The study demonstrates how non-traditional approaches and settings for care in underserved patient populations can help achieve better health outcomes. It propels health care communities, and more importantly pharmacists, to think outside the box. For example, in the public health sector, pharmacists are establishing flu vaccine clinics in the workplace to increase influenza vaccine rates and promote public health and safety. Such treatment and preventative care practices should serve as an example to reach communities that normally lack proper medical care but need it the most.

How are our students learning the skills of caring: communication, empathy, shared decision-making, team-building?

The skills of caring are deeply integrated into our pharmacy curriculum at each year of the program. Students learn to appreciate shared decision-making during pharmacotherapy recitation in which a patient case is presented and students are asked to develop a treatment plan for the patient. Often, there are multiple different treatment pathways to consider, which is where communication and shared decision-making play an important role. Skills for communication with patients and healthcare providers are also taught in our pharmacy skills courses. Students practice their medication counseling skills in their first didactic year when they teach patients how to safely and effectively use medications to improve health outcomes. They learn the SBAR communication method — situation, background, assessment, recommendation — in their second year, how to relay concerns and recommendations regarding pharmacotherapy to other healthcare providers in a succinct and confident manner, again with a goal for improving their patient’s health outcomes.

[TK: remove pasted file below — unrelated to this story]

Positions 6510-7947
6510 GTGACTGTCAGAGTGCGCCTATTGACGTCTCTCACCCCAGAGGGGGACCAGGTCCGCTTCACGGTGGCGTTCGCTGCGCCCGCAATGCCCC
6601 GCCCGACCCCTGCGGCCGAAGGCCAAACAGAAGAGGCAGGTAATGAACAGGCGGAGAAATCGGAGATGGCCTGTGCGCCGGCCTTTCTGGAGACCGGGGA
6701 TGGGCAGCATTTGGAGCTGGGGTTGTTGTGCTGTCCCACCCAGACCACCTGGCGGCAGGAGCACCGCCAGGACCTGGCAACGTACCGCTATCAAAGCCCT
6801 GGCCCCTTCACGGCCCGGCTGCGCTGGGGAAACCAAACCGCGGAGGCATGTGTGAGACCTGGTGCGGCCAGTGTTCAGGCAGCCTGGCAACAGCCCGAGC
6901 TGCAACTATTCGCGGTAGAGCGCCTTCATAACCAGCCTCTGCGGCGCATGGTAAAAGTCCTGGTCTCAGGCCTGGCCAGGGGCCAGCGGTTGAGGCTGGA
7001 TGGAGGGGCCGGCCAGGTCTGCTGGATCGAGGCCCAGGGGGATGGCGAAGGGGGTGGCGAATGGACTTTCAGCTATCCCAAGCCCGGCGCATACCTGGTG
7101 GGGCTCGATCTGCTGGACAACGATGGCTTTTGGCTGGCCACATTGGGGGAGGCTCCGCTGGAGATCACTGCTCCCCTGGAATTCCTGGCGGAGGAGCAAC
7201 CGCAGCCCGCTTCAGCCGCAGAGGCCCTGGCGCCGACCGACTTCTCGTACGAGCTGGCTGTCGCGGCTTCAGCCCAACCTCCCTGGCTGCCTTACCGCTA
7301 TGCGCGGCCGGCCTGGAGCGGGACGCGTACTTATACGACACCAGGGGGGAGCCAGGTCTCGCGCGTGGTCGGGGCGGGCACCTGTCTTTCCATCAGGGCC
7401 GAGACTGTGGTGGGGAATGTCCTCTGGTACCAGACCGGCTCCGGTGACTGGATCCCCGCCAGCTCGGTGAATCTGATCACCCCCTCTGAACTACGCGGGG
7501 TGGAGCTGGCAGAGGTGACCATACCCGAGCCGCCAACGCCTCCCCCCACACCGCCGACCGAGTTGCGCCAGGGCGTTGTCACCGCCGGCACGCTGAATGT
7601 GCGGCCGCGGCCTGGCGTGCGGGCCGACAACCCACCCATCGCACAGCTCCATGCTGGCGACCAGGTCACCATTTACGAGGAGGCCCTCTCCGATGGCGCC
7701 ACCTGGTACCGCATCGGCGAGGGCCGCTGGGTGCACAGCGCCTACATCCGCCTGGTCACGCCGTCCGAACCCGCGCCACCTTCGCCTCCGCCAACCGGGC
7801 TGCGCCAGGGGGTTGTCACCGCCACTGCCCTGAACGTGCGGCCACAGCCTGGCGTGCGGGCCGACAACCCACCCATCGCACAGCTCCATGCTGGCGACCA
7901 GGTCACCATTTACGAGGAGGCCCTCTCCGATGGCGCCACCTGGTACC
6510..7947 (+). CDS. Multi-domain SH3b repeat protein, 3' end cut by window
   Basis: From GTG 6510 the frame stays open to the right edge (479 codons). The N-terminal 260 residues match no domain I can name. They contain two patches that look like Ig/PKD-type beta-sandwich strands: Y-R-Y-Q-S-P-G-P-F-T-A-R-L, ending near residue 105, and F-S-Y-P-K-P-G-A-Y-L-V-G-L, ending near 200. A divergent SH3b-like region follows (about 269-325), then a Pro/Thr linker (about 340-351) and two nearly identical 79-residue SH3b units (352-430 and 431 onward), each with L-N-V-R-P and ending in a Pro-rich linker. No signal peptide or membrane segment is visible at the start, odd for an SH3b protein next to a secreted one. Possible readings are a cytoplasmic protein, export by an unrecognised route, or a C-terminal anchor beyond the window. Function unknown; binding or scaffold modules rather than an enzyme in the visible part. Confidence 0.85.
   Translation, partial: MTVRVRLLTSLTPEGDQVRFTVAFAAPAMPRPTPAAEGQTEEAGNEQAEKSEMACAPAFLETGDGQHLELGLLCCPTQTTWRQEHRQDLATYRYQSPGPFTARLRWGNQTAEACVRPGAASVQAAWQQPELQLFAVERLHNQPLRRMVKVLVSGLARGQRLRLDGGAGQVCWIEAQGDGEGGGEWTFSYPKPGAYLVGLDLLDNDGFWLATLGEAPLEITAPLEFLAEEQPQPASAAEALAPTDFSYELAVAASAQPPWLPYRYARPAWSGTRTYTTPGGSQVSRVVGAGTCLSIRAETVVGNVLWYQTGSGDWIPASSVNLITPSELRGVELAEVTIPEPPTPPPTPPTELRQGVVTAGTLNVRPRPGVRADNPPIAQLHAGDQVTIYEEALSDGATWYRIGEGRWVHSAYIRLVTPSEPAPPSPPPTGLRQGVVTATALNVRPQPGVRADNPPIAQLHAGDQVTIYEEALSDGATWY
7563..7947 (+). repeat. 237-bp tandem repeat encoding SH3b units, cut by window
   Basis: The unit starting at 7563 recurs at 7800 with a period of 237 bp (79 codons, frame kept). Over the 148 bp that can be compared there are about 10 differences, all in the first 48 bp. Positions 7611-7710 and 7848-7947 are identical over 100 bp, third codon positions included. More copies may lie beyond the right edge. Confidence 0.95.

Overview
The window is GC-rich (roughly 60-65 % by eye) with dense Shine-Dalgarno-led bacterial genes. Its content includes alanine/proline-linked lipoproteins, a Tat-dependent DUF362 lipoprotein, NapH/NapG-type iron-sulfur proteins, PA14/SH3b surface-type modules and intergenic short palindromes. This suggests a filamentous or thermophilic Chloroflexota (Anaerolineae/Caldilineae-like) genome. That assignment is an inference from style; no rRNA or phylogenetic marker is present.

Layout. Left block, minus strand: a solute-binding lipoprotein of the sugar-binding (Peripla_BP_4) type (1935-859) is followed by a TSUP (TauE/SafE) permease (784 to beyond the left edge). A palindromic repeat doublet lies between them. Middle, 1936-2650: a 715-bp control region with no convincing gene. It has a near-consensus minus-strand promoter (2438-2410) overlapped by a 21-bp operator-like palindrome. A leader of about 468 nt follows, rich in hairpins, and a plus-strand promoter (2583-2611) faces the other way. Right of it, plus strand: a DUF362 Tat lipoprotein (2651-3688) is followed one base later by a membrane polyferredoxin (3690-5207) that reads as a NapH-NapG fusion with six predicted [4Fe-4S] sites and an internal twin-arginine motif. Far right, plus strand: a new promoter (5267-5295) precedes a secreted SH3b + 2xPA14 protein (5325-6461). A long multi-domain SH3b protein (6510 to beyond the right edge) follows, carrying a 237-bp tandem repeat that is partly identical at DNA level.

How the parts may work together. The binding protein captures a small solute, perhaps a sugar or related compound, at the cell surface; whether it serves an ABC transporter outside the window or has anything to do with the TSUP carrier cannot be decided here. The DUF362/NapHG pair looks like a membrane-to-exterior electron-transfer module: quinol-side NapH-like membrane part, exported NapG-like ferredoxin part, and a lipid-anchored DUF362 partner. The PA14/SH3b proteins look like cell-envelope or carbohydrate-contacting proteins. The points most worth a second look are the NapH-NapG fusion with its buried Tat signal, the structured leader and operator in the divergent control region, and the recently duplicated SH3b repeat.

How does your mentorship of students and others instill caring behaviors?

Almost all students choose to pursue health professions education with the goal of helping others. The caring tendencies are already there and we nurture and polish them through various didactic interactions, but most importantly through experiential education activities. During experiential rotations, students observe how pharmacists work interprofessionally in a collaborative team environment to provide the best possible care to their patients. Actions speak louder than words. When students see that ‘Aha!’ moment in a patient-pharmacist interaction, see pharmacists take the additional time to educate fellow providers regarding a new medication, or go the extra mile to find a rare and hard to procure medication for a patient in desperate need — that’s when they understand what the “care” in health care really means and how it should be practiced.